ALBUM REVIEW: A Frith Befouled – AEIR

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Narrative driven post metal; those four words will either enthral or repel. High-minded concepts about fuedal misrule, Mesopotamian divination and the more relatable working class dissent and anger fuel AEIR‘s debut album, A Frith Befouled. Counting members of LIGHT BEARER, BASEMENT and MOMENTUM amongst their line-up, AEIR draw from a very particular well of sludgy post metal akin to MELVINS and luminaries NEUROSIS as they seek to pick up where the aforementioned LIGHT BEARER left off whilst also breaking new ground. 

Opener Serfdom acts as scene setter, with wary, unsettling strings gradually emerging from its near silent opening moments. Its demands for patience aren’t rewarded until the very final seconds as it becomes fraught with urgent drumming and discordance. Unfortunately the atmosphere is squandered by the title track that chooses to go back to minimalist beginnings. It doesn’t force quite so much of a wait at least, and when the eruption does come, it’s fittingly massive. 

That title track sprawls across almost a full quarter of an hour but it repeats motifs with little to no evolution between repetitions. It’s weighty, certainly, but there’s a lack of real emotion even amidst the pained vocals. There are signs of life, though as it builds to a crescendo round the ten-minute mark, one that’s followed by the appearance of cleanly sung vocals. The effect is somewhat jarring; the seeming lack of audible harmonies behind them initially might be aimed at sounding more vulnerable but instead highlights the imperfections where notes don’t quite hit their heights.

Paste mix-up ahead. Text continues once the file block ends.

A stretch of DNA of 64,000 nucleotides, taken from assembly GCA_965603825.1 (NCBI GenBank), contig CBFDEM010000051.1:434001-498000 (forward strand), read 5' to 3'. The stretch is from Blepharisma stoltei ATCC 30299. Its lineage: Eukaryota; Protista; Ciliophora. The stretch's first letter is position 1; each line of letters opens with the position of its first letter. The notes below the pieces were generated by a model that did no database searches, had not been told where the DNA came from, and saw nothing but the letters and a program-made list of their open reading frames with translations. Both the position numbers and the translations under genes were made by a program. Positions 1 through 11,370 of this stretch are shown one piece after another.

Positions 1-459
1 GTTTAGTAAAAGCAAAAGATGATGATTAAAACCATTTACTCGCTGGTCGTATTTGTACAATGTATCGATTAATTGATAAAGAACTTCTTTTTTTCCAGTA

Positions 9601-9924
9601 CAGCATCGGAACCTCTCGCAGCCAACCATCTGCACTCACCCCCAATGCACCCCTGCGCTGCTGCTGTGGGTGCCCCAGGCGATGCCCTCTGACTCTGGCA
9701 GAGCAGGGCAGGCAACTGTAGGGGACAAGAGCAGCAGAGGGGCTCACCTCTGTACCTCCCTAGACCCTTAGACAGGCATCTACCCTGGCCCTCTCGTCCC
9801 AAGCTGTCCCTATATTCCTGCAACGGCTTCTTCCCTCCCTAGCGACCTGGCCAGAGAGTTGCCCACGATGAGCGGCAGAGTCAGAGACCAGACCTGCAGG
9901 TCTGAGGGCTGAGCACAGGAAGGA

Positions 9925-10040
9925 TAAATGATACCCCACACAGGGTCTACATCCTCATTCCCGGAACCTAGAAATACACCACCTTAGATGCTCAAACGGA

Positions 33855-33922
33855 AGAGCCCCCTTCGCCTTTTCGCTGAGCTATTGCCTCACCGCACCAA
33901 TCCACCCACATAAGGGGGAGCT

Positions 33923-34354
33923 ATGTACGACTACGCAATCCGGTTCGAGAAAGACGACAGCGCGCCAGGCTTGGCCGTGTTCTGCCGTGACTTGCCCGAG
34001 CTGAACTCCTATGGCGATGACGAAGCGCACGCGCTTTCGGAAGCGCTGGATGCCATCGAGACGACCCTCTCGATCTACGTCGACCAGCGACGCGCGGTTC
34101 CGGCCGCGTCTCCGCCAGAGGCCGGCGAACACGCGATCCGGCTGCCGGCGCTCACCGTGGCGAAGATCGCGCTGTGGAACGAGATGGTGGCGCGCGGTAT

It’s bookended both by the opener and another interlude in Curia Regis; it somewhat makes sense given at two songs in, we’re almost at the 20-minute mark of a 46-minute album. Instead of delving once more into instrumental realms, Curia Regis makes use of those clean vocals again, but much more subdued and harmonised. It’s an altogether more ethereal and entrancing effect that works far better than it did with the title track. 

The final two songs hit near enough half the album’s length, at ten and 13 minutes respectively, and continue the musical themes of before. The first of the two, The Threshing Floor, begins serenely with soft strings before unfurling into an almost post-punk inspired drum pattern. It’s like nothing AEIR have done before with the album, but to their credit it doesn’t stick out and instead feels natural in the song. It juxtaposes pained screams against clean guitars, again in a move that is both unfamiliar and a natural progression. Closer Profaned Moira again reuses the quiet open, but the desperate shrieks mark a welcome change. It’s considerably sludgier and more psychedelic than other songs, hinting at more cosmic directions and is the most interesting song on the album for it, with the band trading between winding cleans and more straightforward sludge moments.

Perhaps the biggest gripe with A Frith Befouled is that there’s clearly a lot of promise, but it’s back-heavy in the final two songs. The instrumental interludes don’t lend an awful lot to the album; the title track squanders the tense buildup of Serfdom and The Threshing Floor opens quietly meaning Curia Regis feels like a vaguely connected extended intro rather than a cohesive, essential part of the album. Profaned Moira especially is a highlight but comes too late in the album and seems to hog most of A Frith Befouled’s best ideas. It’s ultimately something of a frustrating listen, but with enough promise that the next go round can build on the strongest areas and deliver something truly unique and standout, especially from a line-up with such post-metal pedigree. 

Rating: 6/10

A Frith Befouled - AEIR

A Frith Befouled is set for release on August 5th via Moment Of Collapse Records.

Follow AEIR on Bandcamp.

The post ALBUM REVIEW: A Frith Befouled – AEIR appeared first on Distorted Sound Magazine.

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